|Buy from Amazon!|
Convinced that Emily’s appearance was more than just a mere hallucination, Daniel begins to look carefully into her death, even as he increasingly loses the ability to distinguish fantasy from reality.
What’s real? What’s not? Where does reality end and madness begin?
As Daniel struggles to find the truth, his world begins to crumble around him as he slips further and further into his own private blurred reality.
Full of mind-bending twists and turns, Blur launches a new trilogy of young adult thrillers from Steven James, a master of suspense.
Series: The Blur Trilogy (Book 1)
Genre: YA Suspense
Publisher: Skyscape (May 27, 2014)
Page Count: 368 pages
After reading Placebo and Singularity by Steven James, I was so pumped to find out he was doing a YA series! After receiving it for Christmas I was so excited to read it!
The Plot: The plot is very mysterious. You're deep in the main character Daniel's point of view and since his realities are blurring you're never completely sure if what you're seeing is real or not. Anything to do with murder is always suspenseful so there's this underlying tension throughout the book. Near the end there are some big twists that had me reeling and flipping pages till the end. The blurring of realities power is really interesting and I'm intrigued to see how its expanded upon in the further books.
The Characters: I was a bit unsure of the characters at first, especially the main character Daniel Byers. Daniel is a jock, loves math, and is one of the popular kids at school. Basically the complete opposite of me in every shape and form, so it was hard to relate to him at first, but steadily I grew to like him as I saw he wasn't the typical football quarterback, but clever and compassionate. He even has some sympathetic back story that hasn't quite been expanded upon yet.
I could relate to Kyle the most. He enjoys writing and art and music and spicy food, plus he's funny. I also liked that he wasn't the typical loser sidekick, but he was in a steady relationship with an equally eccentric girl named Mia, whom I also liked. Other characters such as Ms. Flynn, Daniel's sheriff dad, Nicole, and Stacy are interesting as well, but I would have liked a few more defining features with Nicole. She seemed a bit generic.
The baddies were done very well. Ty (the school bully and loser) and his lackies are intimidating and nasty. And the killer (keeping this spoiler free) is creepy as all get out.
The Setting: I've never been to Wisconsin, but the description helped me picture the little town pretty well. I would want some more in parts, but it was ample for the most part. The cold gave the atmosphere an eerie feel throughout the story. Wolf Cave for the climax was a dynamic setting and I love how it was used to the max.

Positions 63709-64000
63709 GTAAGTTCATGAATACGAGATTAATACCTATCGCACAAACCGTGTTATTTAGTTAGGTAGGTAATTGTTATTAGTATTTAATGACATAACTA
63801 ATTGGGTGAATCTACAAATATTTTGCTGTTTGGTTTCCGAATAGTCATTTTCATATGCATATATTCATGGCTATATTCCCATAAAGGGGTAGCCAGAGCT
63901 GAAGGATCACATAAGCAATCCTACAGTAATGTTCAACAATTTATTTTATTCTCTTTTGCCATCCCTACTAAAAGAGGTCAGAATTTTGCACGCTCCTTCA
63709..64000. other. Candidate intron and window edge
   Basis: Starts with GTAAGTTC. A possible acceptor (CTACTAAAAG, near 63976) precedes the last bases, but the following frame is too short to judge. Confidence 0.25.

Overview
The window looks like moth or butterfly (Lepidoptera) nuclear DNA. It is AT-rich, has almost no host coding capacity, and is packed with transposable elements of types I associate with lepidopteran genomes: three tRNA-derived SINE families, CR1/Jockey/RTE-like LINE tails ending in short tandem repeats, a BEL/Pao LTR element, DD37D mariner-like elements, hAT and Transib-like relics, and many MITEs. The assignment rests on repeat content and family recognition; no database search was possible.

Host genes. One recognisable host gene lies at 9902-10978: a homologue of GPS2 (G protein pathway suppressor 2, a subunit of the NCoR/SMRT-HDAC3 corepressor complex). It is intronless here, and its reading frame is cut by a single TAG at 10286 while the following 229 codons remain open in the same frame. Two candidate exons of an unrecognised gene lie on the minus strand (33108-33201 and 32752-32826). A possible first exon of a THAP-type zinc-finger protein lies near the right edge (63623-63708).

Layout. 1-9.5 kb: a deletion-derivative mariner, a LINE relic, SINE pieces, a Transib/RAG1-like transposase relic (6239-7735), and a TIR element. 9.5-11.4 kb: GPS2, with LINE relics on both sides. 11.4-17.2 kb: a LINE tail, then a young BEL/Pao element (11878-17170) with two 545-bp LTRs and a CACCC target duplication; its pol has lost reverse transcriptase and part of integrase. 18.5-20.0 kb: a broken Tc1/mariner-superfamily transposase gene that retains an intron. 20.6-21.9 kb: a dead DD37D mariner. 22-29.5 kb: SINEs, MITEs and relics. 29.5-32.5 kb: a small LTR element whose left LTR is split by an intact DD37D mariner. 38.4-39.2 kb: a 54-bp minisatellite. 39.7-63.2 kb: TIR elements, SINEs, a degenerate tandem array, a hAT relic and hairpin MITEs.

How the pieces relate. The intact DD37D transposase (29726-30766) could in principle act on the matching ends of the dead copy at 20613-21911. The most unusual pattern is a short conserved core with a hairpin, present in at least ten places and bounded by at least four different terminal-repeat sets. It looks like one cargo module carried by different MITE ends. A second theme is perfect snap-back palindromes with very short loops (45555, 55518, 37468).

The Writing: If there's anything James is good at, it's creepy description and this book has a lot of it, enough to give you chills. It's delightful! Some phrases like "dream encrusted" were just amazing. The dialogue is witty and enjoyable, but Steven James still does the telling dialogue thing that irritates me a bit. Random, but some characters are interested by the baddies and most of the time no one locks the car doors so the baddies can just get in. Finally a character had some sense to lock the doors!
Epic Things: Since I've just recently seen Monty Python and the Holy Grail, I was highly amused to hear a reference from that movie in the story.
The Theme: The theme has much to do with savoring the moment while we have it, by living in the now instead of in the past or the future, because we don't know how much time we have. Also the book brought up some interesting points about consulting the dead and even had some biblical references about it.
Content Cautions: No content is extremely alarming. I'd rate this story at PG-13 because of the creepy factor. Daniel sees Emily as a phantom several times and those scenes are a bit creepy since it describes how she drowns and there is a bit of blood. Some characters drink or smoke, but it's mostly either mentioned or in the background. None of the main characters do. Some of the teens dance sensually at a school dance. An old dog carcass is shown, but not described vividly. One character gives someone the bird. A character falls to his/her (not telling ;) ) death.
Conclusion: Blur was an intriguing novel. It wasn't my favorite of Steven James, but it was a good read. Four stars!
About the Author:
Critically acclaimed author Steven James has written more than thirty books, including the bestselling Bower Files thriller series. He is a contributing editor to Writer's Digest and has taught writing and storytelling on three continents. Steven lives in Tennessee with his wife and three daughters.
You can find him on Facebook, Twitter, Goodreads and his website. I also have an interview with him I had on the blog!
I've reviewed several other books by this author:
Jevin Banks Book 1: Placebo
Jevin Banks Book 2: Singularity
Jevin Banks Book 2: Singularity
If you liked this post, come back every Saturday for more writing advice, character interviews, book reviews and more! On Sundays I have Soundtrack Sundays where I post a new score piece, Tuesdays are Tea Tuesdays with tea reviews, Wednesdays I have Wonderful Word Wednesdays where I post a new vocabulary word, and Fridays are Fan Fridays where I post tags and other goodies. To help support my dream to be an author follow this blog, like me on Facebook, watch me on deviantART, and follow me on Pinterest and Twitter. If you want to know more about my books check out them out here. Thank you! :)